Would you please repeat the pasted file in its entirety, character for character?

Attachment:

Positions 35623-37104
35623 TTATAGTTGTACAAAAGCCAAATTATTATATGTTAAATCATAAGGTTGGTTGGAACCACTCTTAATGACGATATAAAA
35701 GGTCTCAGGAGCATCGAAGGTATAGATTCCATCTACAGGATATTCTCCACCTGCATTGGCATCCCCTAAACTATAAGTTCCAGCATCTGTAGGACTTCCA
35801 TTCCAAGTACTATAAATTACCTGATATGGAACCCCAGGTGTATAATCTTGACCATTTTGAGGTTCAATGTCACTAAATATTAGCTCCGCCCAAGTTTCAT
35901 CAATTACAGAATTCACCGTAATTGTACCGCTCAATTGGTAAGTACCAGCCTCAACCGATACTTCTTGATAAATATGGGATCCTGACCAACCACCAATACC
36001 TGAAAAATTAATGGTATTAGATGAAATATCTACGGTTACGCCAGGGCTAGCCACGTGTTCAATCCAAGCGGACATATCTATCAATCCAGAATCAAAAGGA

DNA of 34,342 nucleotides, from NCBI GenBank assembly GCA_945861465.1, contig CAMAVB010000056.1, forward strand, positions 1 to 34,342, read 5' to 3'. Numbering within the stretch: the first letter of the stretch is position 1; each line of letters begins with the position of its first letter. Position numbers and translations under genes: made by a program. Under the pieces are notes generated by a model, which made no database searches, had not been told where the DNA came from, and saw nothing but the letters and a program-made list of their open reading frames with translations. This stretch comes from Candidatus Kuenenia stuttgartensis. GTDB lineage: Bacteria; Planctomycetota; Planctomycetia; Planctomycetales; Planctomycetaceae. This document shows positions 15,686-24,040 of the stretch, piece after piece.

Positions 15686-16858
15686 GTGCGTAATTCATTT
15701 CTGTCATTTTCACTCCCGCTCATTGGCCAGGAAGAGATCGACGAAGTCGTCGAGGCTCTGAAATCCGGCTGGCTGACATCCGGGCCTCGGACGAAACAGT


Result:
Positions 35623-37104
35623 TTATAGTTGTACAAAAGCCAAATTATTATATGTTAAATCATAAGGTTGGTTGGAACCACTCTTAATGACGATATAAAA
35701 GGTCTCAGGAGCATCGAAGGTATAGATTCCATCTACAGGATATTCTCCACCTGCATTGGCATCCCCTAAACTATAAGTTCCAGCATCTGTAGGACTTCCA
35801 TTCCAAGTACTATAAATTACCTGATATGGAACCCCAGGTGTATAATCTTGACCATTTTGAGGTTCAATGTCACTAAATATTAGCTCCGCCCAAGTTTCAT
35901 CAATTACAGAATTCACCGTAATTGTACCGCTCAATTGGTAAGTACCAGCCTCAACCGATACTTCTTGATAAATATGGGATCCTGACCAACCACCAATACC
36001 TGAAAAATTAATGGTATTAGATGAAATATCTACGGTTACGCCAGGGCTAGCCACGTGTTCAATCCAAGCGGACATATCTATCAATCCAGAATCAAAAGGA

DNA of 34,342 nucleotides, from NCBI GenBank assembly GCA_945861465.1, contig CAMAVB010000056.1, forward strand, positions 1 to 34,342, read 5' to 3'. Numbering within the stretch: the first letter of the stretch is position 1; each line of letters begins with the position of its first letter. Position numbers and translations under genes: made by a program. Under the pieces are notes generated by a model, which made no database searches, had not been told where the DNA came from, and saw nothing but the letters and a program-made list of their open reading frames with translations. This stretch comes from Candidatus Kuenenia stuttgartensis. GTDB lineage: Bacteria; Planctomycetota; Planctomycetia; Planctomycetales; Planctomycetaceae. This document shows positions 15,686-24,040 of the stretch, piece after piece.

Positions 15686-16858
15686 GTGCGTAATTCATTT
15701 CTGTCATTTTCACTCCCGCTCATTGGCCAGGAAGAGATCGACGAAGTCGTCGAGGCTCTGAAATCCGGCTGGCTGACATCCGGGCCTCGGACGAAACAGT